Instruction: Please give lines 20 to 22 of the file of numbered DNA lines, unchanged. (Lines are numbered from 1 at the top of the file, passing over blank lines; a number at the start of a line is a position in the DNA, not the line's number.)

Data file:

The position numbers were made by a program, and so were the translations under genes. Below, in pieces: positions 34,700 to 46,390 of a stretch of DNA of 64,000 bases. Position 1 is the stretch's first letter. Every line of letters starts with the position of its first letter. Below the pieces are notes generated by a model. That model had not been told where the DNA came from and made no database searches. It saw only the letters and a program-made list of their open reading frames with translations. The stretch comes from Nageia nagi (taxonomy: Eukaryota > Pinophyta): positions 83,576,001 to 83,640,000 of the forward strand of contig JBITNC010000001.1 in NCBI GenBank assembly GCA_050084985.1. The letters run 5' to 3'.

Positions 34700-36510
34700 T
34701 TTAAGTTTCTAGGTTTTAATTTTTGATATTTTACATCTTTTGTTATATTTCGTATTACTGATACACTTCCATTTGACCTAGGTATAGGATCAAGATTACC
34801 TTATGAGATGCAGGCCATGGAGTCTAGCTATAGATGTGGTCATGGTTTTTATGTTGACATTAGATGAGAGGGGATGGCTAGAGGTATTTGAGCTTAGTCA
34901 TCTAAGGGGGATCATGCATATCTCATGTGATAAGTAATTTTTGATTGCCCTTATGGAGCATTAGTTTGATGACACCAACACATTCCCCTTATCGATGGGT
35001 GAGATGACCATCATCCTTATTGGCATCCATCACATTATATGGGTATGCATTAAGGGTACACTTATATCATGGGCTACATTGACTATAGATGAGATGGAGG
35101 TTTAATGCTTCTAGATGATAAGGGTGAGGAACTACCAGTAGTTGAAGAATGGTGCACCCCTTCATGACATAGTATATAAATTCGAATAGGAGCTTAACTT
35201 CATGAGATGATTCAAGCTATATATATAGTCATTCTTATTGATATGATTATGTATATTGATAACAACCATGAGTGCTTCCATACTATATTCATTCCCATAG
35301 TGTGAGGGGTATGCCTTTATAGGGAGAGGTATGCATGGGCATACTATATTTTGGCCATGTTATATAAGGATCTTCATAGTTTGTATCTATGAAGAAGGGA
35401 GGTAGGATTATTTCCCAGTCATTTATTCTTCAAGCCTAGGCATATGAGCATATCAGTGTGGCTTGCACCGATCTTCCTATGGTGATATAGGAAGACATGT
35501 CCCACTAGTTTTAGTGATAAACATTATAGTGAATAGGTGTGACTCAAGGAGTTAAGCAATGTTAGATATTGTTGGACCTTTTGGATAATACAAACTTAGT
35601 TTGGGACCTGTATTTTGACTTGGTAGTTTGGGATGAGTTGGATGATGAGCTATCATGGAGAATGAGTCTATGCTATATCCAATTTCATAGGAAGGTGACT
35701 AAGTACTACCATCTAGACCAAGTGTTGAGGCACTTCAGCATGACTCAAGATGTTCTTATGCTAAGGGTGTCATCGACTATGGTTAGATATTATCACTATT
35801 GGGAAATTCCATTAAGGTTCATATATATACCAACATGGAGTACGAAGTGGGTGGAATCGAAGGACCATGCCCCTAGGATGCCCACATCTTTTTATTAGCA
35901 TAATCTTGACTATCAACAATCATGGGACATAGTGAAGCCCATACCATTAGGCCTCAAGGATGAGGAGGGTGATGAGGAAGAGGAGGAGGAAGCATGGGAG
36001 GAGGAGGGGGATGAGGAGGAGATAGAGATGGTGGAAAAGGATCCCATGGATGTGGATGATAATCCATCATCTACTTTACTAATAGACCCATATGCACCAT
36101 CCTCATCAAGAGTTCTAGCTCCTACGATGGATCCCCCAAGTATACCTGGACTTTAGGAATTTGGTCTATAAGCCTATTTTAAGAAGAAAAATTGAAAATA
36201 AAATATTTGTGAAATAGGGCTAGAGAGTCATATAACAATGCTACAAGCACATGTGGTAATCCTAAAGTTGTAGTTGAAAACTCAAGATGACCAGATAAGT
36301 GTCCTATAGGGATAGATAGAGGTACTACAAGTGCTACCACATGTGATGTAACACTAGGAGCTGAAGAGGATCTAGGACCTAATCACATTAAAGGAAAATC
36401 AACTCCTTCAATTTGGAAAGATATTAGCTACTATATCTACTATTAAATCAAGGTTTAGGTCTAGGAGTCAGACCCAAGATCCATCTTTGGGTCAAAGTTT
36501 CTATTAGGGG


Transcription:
36301 GTCCTATAGGGATAGATAGAGGTACTACAAGTGCTACCACATGTGATGTAACACTAGGAGCTGAAGAGGATCTAGGACCTAATCACATTAAAGGAAAATC
36401 AACTCCTTCAATTTGGAAAGATATTAGCTACTATATCTACTATTAAATCAAGGTTTAGGTCTAGGAGTCAGACCCAAGATCCATCTTTGGGTCAAAGTTT
36501 CTATTAGGGG